Many of us have had difficulty in rejecting interested rental applicants for our properties. Without a system to save you from legal entanglements, wasted time and aggravation, hurt feelings and embarrassment, you are going to be one unhappy and unsuccessful camper.
Having a legal and effective approval and denial system for your rental application process is essential if you are going to last in the landlord business.
Because every situation and applicant is different, it is best to have more than one method of rejecting an unwanted applicant. Unwanted applicants can vary in levels of unacceptability.
- Totally Unacceptable (credit or other reasons)
- Unqualified, but can become qualified (co-signer or large deposit needed)
- Qualified, but you have someone else more qualified
3 Ways to Reject a Tenant Applicant
The LPA Denial LetterEver have a hard time turning down applicants because they think it's their right to have your property because they need or want it?
As long as your reasons are legal for not approving their application, (By not breaking any laws regarding discrimination, etc.) you should not feel obligated to accept a tenant you determine is not qualified. For example, your decision to reject an applicant may be based on income, credit, stable employment, etc., while it may not be based on a person's race, sex, religion, etc.
You can protect yourself with a denial letter to inform the applicant that their application was not approved. Check off the appropriate reason(s).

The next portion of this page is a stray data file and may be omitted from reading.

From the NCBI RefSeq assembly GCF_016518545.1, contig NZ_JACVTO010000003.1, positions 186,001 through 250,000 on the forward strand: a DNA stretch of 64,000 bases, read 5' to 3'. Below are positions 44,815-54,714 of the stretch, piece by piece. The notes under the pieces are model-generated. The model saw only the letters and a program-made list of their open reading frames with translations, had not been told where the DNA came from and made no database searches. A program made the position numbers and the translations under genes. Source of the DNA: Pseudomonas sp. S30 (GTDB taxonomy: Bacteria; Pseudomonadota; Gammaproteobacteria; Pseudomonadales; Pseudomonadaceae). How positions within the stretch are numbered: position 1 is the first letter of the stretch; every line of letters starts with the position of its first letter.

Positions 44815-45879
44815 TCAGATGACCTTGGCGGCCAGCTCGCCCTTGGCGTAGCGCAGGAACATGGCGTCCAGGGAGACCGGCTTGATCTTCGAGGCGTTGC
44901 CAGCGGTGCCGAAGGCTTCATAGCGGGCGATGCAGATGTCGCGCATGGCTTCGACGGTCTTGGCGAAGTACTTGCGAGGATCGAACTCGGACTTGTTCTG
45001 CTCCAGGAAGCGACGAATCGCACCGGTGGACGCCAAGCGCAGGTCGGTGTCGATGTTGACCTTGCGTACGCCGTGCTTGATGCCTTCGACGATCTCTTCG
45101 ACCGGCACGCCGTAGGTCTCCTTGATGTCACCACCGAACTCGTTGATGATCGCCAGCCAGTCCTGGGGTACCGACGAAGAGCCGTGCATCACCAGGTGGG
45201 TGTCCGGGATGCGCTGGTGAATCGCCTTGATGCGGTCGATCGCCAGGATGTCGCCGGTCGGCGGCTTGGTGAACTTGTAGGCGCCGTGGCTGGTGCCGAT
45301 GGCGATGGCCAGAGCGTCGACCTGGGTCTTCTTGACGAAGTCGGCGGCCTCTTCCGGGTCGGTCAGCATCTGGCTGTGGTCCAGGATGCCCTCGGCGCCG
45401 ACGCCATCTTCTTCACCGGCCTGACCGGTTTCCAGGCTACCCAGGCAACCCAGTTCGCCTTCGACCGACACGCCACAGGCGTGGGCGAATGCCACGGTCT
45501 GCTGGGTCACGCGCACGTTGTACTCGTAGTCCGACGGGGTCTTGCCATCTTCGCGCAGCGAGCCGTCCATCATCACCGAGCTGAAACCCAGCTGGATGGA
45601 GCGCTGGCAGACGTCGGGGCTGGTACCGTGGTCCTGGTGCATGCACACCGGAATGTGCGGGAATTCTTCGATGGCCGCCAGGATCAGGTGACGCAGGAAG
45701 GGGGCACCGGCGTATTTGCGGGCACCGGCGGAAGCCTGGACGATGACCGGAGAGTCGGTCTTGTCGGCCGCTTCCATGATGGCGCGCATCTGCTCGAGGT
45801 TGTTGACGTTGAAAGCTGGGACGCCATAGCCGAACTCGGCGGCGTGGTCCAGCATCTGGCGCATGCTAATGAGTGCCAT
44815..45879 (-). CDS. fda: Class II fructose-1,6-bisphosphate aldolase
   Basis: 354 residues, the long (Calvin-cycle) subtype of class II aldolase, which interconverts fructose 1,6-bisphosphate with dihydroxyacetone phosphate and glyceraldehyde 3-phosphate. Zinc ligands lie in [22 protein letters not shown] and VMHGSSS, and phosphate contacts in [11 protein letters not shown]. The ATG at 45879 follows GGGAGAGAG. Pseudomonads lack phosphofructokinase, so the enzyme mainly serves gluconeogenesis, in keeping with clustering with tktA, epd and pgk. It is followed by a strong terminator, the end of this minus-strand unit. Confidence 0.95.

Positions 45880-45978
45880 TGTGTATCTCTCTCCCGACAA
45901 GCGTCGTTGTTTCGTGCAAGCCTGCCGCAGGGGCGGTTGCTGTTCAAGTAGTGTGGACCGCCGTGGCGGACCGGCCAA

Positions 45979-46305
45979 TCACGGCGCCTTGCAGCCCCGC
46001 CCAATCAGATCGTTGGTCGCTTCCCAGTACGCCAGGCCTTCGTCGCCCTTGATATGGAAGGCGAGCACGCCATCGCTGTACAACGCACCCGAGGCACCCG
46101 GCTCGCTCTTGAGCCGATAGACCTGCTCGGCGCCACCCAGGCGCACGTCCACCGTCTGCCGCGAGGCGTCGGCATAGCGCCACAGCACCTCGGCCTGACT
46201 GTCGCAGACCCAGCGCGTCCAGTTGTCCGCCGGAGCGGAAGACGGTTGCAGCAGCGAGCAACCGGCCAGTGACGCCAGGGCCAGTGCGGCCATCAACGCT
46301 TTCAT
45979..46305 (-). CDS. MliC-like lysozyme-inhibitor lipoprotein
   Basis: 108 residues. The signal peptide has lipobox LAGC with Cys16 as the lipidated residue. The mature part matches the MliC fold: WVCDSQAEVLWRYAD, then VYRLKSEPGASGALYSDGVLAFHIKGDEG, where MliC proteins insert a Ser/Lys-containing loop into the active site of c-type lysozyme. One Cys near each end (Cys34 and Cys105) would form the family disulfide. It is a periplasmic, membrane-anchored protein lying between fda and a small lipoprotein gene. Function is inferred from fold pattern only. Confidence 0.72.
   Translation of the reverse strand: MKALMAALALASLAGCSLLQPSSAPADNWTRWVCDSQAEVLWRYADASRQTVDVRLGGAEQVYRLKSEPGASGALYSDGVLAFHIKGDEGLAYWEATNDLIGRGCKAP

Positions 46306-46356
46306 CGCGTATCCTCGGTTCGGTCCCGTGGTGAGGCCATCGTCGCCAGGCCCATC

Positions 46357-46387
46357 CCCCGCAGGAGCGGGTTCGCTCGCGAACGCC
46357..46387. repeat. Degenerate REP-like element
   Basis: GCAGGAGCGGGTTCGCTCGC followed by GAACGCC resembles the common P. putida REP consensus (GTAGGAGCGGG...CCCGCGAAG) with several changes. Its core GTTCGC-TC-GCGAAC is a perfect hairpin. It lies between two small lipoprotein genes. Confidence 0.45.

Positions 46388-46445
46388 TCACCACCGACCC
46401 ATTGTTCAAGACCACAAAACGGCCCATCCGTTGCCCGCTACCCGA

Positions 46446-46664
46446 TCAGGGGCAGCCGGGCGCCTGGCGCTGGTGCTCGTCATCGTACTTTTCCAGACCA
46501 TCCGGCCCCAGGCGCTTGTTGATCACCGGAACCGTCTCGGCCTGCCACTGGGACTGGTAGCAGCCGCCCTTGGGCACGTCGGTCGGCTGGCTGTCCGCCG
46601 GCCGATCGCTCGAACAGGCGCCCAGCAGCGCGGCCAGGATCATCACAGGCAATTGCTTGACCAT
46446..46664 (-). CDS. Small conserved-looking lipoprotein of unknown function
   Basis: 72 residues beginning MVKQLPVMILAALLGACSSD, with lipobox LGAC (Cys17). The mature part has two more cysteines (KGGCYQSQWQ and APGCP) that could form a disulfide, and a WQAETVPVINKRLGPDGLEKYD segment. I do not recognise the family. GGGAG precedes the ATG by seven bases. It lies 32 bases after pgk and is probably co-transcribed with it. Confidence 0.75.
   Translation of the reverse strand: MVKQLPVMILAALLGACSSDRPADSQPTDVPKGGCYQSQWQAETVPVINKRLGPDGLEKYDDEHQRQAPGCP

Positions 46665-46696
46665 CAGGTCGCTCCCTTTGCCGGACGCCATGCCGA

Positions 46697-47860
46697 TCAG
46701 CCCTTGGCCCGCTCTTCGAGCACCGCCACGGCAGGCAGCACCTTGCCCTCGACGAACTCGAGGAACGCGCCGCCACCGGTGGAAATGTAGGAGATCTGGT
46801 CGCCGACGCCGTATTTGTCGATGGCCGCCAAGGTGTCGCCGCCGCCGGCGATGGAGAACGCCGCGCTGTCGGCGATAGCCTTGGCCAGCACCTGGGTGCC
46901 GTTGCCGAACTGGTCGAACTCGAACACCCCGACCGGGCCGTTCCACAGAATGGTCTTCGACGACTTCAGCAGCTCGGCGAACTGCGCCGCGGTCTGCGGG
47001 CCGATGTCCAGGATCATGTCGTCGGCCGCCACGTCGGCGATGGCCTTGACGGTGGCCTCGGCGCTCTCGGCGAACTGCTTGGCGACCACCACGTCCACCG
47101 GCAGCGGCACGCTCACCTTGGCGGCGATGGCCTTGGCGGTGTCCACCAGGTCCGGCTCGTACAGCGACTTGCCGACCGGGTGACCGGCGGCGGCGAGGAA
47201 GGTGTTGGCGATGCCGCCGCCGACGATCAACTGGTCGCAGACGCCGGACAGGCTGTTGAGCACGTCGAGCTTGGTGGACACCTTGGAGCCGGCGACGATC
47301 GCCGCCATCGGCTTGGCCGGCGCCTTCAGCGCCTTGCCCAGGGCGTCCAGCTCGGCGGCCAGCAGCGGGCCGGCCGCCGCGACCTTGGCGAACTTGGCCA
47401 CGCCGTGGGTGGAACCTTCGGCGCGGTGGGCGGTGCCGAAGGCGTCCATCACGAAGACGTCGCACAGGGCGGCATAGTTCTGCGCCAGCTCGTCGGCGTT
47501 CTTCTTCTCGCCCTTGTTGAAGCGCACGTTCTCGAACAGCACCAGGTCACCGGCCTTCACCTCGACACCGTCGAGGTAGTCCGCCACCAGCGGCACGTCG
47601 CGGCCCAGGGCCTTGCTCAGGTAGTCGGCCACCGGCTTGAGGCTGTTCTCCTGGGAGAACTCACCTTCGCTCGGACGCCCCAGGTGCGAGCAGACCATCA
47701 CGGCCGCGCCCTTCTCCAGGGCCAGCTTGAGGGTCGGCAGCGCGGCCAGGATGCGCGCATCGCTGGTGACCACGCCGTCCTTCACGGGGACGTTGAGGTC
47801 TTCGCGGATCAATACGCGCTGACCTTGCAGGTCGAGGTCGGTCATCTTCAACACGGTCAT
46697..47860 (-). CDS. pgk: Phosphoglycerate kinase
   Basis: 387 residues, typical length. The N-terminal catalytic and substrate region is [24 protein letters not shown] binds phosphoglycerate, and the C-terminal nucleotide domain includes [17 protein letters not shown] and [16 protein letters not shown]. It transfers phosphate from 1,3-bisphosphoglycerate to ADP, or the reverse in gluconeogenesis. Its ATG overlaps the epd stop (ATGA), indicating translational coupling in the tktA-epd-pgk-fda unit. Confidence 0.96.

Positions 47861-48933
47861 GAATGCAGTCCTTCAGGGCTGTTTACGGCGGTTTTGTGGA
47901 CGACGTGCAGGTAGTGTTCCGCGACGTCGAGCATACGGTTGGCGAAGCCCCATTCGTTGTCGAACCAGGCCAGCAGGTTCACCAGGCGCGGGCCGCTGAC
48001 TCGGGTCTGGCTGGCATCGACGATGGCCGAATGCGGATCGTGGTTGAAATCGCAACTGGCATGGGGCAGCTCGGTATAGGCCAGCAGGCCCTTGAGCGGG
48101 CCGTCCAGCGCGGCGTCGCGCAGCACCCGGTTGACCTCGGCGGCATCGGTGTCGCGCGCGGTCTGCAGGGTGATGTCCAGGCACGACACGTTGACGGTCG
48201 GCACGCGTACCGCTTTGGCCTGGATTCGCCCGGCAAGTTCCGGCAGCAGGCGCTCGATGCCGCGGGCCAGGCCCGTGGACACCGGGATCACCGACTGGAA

The LPA Denial Letter provides a checklist of 12 reasons to select for the rejection of the applicant. Some of these include:
- Rental price offer not accepted
- Unable to verify or insufficient employment
- Credit history
- Tenant Lied on application
- Incomplete application
No applicant is happy to be rejected, but the LPA Denial Letter when needed, helps you manage your time more efficiently, rather than being bothered by complaining rejected applicants. It also gives the applicant a courteous, detailed explanation of why he was declined.
Adverse Action Letter
If you reject an applicant because of negative information on his credit report, an Adverse Action Letter is needed to comply with FCRA (Fair Credit Reporting Act) regulations.
The Adverse Action Letter includes the contact information for the consumer credit reporting agencies that played a role in the decision of rejecting the applicant based on the contents of his or her credit report. This form is included in the download of the LPA Denial Letter.
The Non-Rejection Rejection
One of the methods of not accepting a tenant I also consider is simply not rejecting them. From the outset, I feel it is important to make the applicant understand that there are other applicants also being considered and that we (management) will make our decision based on the best qualified application.
Isn’t it much easier for a person to accept that they are “still being considered”, even if it is not for this particular rental for which we’ve already found someone else “more qualified”?